By Tom Symonds
BBC transport correspondent
Road pricing is the government's radical proposal to cut congestion - but how much could it cost?
Road charging has one simple principle. You pay more to use the roads when they are busy, or more congested.
The BBC's Pay As You Drive road-charging trial monitors the hourly time period in which the vehicle is moving, the type of urban area it is passing through, the road type and, of course, the distance travelled.
We have enlisted the help of Professor Stephen Glaister, one of the country's top transport economists, based at London's Imperial College.
Rural A-road: 5p a mile
Motorway journey: 13p a mile
Big city back streets: 11p a mile
Busy city A-roads: 27p a mile
He has created a computer model which sets prices per mile of road, with the aim of reducing traffic congestion.
The prices are calculated using assumptions for the cost of pollution, time lost through traffic congestion, and accidents caused by heavier traffic.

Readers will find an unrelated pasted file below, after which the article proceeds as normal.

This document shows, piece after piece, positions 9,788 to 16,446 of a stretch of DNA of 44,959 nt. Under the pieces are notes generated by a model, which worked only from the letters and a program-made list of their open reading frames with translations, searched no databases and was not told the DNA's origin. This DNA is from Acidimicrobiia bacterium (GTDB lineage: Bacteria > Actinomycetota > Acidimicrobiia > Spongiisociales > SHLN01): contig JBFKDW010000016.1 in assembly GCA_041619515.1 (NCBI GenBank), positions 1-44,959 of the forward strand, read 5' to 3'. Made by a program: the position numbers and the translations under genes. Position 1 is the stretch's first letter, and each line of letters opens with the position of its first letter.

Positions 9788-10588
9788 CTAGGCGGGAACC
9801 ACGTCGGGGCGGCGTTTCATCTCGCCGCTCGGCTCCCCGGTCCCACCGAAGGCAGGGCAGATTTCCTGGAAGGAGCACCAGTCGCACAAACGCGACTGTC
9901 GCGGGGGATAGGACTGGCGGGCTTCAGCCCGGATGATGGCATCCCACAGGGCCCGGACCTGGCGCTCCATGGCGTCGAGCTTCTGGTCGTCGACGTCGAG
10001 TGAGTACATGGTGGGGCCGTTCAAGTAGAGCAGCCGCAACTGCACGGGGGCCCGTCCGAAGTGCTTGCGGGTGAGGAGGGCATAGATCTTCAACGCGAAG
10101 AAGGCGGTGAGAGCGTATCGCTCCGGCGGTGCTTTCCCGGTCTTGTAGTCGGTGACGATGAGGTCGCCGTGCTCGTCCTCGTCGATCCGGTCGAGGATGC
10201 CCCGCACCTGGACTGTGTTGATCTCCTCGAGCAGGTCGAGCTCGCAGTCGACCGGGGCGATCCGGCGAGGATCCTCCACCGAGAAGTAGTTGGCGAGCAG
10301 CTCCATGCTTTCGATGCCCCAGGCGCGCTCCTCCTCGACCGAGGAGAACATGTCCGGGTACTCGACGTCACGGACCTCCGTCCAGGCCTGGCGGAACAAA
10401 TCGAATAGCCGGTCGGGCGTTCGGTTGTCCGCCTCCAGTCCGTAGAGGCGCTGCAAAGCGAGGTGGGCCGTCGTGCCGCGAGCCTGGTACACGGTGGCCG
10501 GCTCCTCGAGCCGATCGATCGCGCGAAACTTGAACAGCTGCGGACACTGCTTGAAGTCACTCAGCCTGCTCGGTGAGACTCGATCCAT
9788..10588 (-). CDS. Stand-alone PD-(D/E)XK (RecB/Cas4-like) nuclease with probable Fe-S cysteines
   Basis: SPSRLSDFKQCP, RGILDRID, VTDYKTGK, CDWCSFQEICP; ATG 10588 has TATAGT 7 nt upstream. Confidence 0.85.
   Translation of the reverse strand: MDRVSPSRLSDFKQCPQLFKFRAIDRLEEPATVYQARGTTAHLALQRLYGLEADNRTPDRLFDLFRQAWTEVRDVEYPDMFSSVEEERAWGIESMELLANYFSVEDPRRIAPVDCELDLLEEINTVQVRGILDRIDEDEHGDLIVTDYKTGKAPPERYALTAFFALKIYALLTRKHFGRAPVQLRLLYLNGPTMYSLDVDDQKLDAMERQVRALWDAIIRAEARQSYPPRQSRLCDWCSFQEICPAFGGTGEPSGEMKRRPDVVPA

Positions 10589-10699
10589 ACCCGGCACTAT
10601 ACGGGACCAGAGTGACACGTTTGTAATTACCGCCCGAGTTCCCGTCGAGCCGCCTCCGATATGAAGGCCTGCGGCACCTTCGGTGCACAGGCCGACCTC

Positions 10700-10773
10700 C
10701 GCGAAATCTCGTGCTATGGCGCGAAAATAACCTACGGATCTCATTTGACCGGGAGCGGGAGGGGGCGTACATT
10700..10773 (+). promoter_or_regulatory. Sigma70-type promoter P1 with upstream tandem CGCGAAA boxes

The examples on the right are based on an average area of the country - the Midlands.
Rural A-road: Free
Motorway journey: Free
Big city back streets: 3p a mile
Busy city A-roads: 6p a mile
A quiet Sunday drive through country lanes: Free
Charges for some areas such as the South East and London would be higher. The government has said the highest
possible price could be as much as £1.30 per mile.
And although in our examples motorway driving during off-peak hours is free, it is thought ministers may introduce charges.
These prices would result in drivers paying more for using roads. But it is possible the government will get rid of fuel duty and the car tax disc, which might also cut the burden on motorists.